RALEIGH – The Constitution Party of North Carolina, as of Tuesday, has collected enough signatures from the 100 counties of the state to get ballot access, according to the N.C. State Board of Elections.
According to the State Board of Elections Website at 10:59 AM we have reached the required number of signatures. #ncpol #2018elections pic.twitter.com/Ebfj92IbBc
— ConstitutionPartyNC (@ConstituPartyNC) May 15, 2018
Just over a year ago the N.C. General Assembly passed Senate Bill 656 into law, reducing the number of signatures required to achieve ballot access by more than 85 percent.
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The law also reduced the threshold for plurality to 30 percent (from 40 percent) for primary elections. This means a primary candidate leading the vote totals need only receive 30 percent to be declared the victor and become the party nominee. That could be problematic for several reasons, but, alas, is not the subject of this post.
The first new political party to achieve ballot access under the new law was the N.C. Green Party – hardly an appetizing option, even for most Democrats in the Old North State.
The Constitution Party of North Carolina is now the second, and there platform is a lot more palatable for conservatives.
Their core values articulate what most limited-government conservatives aim for when deciding which candidates will get their vote.
The 7 ESSENTIAL CORE VALUES
2. Religious Freedom
3. Traditional Family
4. Private Property Rights
5.Pro- Second Amendment
7. National Sovereignty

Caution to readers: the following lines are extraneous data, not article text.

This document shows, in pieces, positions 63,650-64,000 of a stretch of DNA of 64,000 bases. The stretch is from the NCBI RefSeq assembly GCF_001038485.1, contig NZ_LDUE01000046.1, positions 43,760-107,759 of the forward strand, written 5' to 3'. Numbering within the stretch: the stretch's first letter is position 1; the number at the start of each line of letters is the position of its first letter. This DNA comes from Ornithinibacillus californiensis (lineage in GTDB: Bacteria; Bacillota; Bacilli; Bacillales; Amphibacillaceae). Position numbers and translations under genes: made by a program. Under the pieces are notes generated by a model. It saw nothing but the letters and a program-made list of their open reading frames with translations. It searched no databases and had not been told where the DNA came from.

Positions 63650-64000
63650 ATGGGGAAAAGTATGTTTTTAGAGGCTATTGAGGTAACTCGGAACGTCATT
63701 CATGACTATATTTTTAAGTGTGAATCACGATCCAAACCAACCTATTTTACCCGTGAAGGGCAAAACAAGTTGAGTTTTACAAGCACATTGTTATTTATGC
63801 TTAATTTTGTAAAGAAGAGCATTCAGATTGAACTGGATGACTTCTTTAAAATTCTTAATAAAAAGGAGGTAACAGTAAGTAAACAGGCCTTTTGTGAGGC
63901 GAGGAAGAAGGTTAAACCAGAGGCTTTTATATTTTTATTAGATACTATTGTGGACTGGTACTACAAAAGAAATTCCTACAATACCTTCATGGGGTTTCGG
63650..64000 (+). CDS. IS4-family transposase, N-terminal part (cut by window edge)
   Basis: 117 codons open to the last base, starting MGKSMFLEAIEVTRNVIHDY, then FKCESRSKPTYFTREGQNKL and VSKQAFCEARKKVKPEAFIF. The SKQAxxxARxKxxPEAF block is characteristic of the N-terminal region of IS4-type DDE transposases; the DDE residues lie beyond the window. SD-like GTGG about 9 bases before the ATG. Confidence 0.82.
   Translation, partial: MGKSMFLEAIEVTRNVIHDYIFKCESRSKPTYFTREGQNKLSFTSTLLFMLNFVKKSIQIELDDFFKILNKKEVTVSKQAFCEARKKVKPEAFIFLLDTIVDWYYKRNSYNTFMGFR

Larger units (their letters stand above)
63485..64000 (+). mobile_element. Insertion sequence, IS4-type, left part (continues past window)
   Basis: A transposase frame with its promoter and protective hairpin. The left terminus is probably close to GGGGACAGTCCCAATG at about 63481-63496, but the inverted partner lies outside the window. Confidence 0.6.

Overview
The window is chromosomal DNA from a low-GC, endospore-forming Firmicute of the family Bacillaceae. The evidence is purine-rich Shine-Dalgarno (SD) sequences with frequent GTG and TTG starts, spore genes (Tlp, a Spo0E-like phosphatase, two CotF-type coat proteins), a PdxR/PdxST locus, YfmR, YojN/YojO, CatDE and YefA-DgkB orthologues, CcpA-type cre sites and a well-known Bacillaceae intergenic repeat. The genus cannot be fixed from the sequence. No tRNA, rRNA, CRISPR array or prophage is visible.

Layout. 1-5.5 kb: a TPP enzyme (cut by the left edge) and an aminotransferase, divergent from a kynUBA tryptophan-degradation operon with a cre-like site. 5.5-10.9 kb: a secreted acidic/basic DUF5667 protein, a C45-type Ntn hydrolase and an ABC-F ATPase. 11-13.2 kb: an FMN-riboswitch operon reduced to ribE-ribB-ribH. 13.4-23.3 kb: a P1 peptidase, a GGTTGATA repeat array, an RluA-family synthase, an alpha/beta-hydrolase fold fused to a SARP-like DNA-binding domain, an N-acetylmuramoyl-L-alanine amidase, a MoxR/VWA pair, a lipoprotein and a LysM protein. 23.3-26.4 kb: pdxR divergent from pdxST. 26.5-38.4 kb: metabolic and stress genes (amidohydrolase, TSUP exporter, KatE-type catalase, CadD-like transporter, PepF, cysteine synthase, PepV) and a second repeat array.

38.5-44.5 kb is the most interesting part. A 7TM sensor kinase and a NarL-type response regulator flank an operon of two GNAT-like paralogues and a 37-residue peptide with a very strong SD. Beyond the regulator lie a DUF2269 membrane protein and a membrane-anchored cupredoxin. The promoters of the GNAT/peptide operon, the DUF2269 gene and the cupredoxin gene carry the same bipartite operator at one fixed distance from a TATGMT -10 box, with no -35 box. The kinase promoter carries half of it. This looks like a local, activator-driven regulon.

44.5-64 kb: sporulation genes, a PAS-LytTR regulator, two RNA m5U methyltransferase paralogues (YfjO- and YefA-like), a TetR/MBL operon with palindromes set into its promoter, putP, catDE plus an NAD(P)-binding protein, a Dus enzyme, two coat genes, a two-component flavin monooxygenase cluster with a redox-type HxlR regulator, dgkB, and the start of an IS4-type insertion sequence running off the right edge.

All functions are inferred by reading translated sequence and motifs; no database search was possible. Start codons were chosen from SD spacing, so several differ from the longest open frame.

These are the values that the Republican Party SHOULD stand for, but so often abandons in the name of political correctness or special interests. Hence the creation of the Constitution Party of NC.
Although the party will likely field candidates that are more principled, the effect on overall political results will likely be muted due to the simple dynamics involved in elections.
Can the party achieve a critical mass in districts sufficient to actually win elections? Will the party ever be a statewide contender?
The Libertarian Party has long enjoyed ballot access, but, as with most third party options, it has not chipped away enough at the two main parties to enjoy success at the ballot box.
Instead the third parties naturally pull over votes from the two main parties, at best advancing their arguments, but at worst handing a close election to the party most opposed to their values.
If Republican constitutionalists jump to the new party, but the party itself fails to make headway in any elections, what, then, will be the effect on the Republican Party?
It’s a good question and will be interesting to see what effect, if any, the new parties will have in forthcoming elections across the state. At the very least, conservatives faced with ‘lesser of two evils’ choices may yet have a chance to confidently vote their values.
You can learn more about the Constitution Party of North Carolina and their platform here.
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